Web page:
Everyone finds themselves doing something they wish they could go back and not do. Existential therapy works with clients on finding ways to live with what has already happened, stop focusing on the past, and find positive ways to move forward. The following is from Psychology Today: 

This practice—due to its focus on existence and purpose—is sometimes perceived as pessimistic, but it’s meant to be a positive and flexible approach. At its best, according to 20th-century philosopher Paul Tillich, existential psychotherapy fairly and honestly confronts life’s "ultimate concerns," including loneliness, suffering, and meaninglessness. Specific concerns are rooted in each individual's experience, but contemporary existential psychotherapist Irvin Yalom says that the universal ones are death, isolation, freedom, and emptiness.

Existential therapy focuses on the anxiety that occurs when you confront these inherent conflicts, and the therapist’s role is to foster personal responsibility for making decisions. Yalom, for example, perceives the therapist as a "fellow traveler" through life, and he uses empathy and support to elicit insight and choices. And because people exist in the presence of others, the relational context of group therapy is an effective approach, he says. The core question addressed in this kind of therapy is "how do I exist in the face of uncertainty, conflict, or death?”

Courtney studied Existential Therapy and found it interesting. Has continued to follow it and work with it.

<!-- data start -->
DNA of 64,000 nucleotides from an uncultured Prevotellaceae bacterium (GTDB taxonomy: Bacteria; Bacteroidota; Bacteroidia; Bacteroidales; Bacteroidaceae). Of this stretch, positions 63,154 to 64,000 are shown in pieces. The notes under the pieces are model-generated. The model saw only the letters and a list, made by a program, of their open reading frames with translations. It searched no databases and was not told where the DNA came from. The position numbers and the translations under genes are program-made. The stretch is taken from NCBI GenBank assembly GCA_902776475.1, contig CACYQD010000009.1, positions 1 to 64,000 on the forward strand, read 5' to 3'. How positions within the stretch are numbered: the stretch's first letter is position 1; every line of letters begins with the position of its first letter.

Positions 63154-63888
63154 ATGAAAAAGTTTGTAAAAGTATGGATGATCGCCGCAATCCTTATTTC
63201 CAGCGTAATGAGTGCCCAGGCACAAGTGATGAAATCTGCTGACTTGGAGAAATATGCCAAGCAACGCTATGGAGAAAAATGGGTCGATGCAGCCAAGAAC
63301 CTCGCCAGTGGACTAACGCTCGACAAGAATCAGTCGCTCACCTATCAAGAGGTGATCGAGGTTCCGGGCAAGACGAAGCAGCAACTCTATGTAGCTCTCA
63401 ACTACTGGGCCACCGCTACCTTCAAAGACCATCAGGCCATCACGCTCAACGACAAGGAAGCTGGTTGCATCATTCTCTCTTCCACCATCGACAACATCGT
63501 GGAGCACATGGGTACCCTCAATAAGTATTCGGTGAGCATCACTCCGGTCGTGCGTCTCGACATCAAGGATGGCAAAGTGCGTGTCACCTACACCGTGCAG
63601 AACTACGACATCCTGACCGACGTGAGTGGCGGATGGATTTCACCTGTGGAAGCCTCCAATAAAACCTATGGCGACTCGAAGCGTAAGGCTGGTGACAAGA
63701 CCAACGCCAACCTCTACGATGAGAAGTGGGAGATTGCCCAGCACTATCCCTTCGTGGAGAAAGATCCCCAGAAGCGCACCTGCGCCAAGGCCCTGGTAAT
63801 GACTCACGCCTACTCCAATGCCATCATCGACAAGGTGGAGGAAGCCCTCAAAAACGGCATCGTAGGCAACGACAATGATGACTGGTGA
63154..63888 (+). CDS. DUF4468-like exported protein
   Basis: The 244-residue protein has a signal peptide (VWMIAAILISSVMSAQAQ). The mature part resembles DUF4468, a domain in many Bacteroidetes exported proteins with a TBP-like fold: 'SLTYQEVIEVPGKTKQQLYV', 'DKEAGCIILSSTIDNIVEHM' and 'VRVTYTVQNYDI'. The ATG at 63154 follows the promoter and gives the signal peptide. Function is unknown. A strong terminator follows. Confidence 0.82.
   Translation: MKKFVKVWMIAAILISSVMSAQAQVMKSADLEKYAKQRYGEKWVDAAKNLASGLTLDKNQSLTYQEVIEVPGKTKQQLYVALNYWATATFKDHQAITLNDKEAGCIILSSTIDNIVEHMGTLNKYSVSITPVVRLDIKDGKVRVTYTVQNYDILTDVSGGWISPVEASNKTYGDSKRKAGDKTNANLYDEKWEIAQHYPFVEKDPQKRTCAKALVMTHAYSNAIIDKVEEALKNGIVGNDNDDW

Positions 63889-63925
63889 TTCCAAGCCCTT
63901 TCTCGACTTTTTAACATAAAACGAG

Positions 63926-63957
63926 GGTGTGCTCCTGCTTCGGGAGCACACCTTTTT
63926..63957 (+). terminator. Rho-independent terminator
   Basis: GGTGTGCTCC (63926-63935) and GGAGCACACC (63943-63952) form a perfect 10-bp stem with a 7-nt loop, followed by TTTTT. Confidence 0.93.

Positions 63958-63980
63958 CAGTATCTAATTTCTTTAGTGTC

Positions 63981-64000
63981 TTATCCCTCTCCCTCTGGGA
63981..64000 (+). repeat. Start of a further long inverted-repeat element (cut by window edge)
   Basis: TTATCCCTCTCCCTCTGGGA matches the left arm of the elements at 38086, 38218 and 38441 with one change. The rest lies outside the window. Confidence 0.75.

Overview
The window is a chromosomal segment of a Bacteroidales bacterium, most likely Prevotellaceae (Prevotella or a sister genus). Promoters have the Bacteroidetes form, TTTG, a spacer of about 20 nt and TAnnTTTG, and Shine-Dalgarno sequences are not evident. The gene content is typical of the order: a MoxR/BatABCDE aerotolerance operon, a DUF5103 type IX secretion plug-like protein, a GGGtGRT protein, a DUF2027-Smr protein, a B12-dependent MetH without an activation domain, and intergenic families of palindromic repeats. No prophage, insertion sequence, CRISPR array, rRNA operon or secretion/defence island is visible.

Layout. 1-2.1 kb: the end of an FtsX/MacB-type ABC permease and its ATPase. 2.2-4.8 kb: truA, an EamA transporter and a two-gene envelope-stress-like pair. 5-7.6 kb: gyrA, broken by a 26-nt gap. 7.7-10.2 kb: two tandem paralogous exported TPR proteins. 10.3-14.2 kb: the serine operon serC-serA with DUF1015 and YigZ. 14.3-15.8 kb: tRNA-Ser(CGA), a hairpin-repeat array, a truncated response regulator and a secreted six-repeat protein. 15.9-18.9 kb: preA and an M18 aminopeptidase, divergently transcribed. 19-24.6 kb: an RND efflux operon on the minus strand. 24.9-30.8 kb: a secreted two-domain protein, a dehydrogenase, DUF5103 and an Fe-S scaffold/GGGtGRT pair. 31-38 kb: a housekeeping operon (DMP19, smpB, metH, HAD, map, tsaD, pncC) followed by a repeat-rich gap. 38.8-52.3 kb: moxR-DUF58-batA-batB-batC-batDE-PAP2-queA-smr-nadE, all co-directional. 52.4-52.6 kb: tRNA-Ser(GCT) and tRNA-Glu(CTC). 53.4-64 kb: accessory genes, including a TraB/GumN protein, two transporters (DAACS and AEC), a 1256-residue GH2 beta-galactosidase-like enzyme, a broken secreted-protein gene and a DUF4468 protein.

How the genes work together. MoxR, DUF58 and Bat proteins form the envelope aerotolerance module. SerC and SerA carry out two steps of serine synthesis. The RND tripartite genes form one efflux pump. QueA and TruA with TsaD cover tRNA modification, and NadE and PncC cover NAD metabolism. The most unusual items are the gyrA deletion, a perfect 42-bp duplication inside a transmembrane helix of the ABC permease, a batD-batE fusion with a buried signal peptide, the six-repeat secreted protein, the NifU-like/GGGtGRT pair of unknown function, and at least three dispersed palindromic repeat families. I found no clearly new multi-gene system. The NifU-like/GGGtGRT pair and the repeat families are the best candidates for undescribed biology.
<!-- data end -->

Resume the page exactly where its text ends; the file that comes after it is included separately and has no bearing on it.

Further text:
Additional Methods

Mindfulness-based cognitive therapy

As quoted from Wikipedia:

Mindfulness-based cognitive therapy (MBCT) is an approach to psychotherapy that uses cognitive behavioral therapy (CBT) methods in collaboration with mindfulness meditative practices and similar psychological strategies. It was originally created to be a relapse-prevention treatment for individuals with major depressive disorder (MDD). Focus on MDD and cognitive processes distinguish MBCT from other mindfulness-based therapies. Mindfulness-based stress reduction (MBSR), for example, is a more generalized program that also utilizes the practice of mindfulness. MBSR is a group-intervention program, like MBCT, uses mindfulness to help improve the life of individuals with chronic clinical ailments and high stress lives. 

CBT-inspired methods are used in MBCT, such as educating the participant about depression and the role that cognition plays within it. MBCT takes practices from CBT and applies aspects of mindfulness to the approach. One example would be "decentering", a focus on becoming aware of all incoming thoughts and feelings and accepting them, but not attaching or reacting to them. This process aims to aid an individual in regard to disengaging from self-criticism, rumination, and dysphoric moods that can arise when reacting to negative thinking patterns. 

Like CBT, MBCT functions on the etiological theory that when individuals who have historically had depression become distressed, they return to automatic cognitive processes that can trigger a depressive episode. The goal of MBCT is to interrupt these automatic processes and teach the participants to focus less on reacting to incoming stimuli, and instead accepting and observing them without judgment. Like MBSR, this mindfulness practice encourages the participant to notice when automatic processes are occurring and to alter their reaction to be more of a reflection. In regards to the development, MBCT emphasizes awareness of thoughts, which assists in allowing for individuals to recognize negative thought that lead to rumination. It is theorized that this aspect of MBCT is responsible for the observed clinical outcomes.